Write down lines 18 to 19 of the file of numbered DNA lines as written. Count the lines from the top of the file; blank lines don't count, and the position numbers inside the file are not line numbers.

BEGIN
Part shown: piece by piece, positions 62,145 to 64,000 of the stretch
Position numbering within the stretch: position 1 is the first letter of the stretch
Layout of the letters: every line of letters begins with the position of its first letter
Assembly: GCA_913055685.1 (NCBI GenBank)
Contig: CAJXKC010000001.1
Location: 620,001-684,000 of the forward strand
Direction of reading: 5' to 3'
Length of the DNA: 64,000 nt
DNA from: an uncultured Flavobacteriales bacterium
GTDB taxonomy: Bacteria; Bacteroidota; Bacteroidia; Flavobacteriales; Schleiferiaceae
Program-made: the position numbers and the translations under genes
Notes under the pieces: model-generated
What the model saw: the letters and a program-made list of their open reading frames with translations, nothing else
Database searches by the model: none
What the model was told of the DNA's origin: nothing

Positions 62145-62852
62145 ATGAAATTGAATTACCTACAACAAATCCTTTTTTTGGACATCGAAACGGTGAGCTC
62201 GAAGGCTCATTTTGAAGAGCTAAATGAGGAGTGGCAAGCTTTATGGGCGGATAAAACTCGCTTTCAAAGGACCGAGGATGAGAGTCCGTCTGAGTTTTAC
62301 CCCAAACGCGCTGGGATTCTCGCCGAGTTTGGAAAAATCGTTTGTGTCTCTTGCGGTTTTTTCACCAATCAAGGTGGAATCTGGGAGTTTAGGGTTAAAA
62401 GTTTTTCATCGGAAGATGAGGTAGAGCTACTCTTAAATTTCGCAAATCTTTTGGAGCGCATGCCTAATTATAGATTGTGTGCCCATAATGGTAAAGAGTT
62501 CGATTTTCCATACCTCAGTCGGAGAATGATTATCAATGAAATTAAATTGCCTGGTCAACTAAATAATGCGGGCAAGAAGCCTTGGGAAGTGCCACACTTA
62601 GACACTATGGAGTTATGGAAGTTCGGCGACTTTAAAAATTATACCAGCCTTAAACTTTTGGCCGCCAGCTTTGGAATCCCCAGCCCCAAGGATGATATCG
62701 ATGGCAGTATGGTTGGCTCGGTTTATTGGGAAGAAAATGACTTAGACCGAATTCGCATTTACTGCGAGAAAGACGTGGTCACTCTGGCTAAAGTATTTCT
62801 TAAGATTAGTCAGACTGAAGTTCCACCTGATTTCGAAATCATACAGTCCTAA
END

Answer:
62201 GAAGGCTCATTTTGAAGAGCTAAATGAGGAGTGGCAAGCTTTATGGGCGGATAAAACTCGCTTTCAAAGGACCGAGGATGAGAGTCCGTCTGAGTTTTAC
62301 CCCAAACGCGCTGGGATTCTCGCCGAGTTTGGAAAAATCGTTTGTGTCTCTTGCGGTTTTTTCACCAATCAAGGTGGAATCTGGGAGTTTAGGGTTAAAA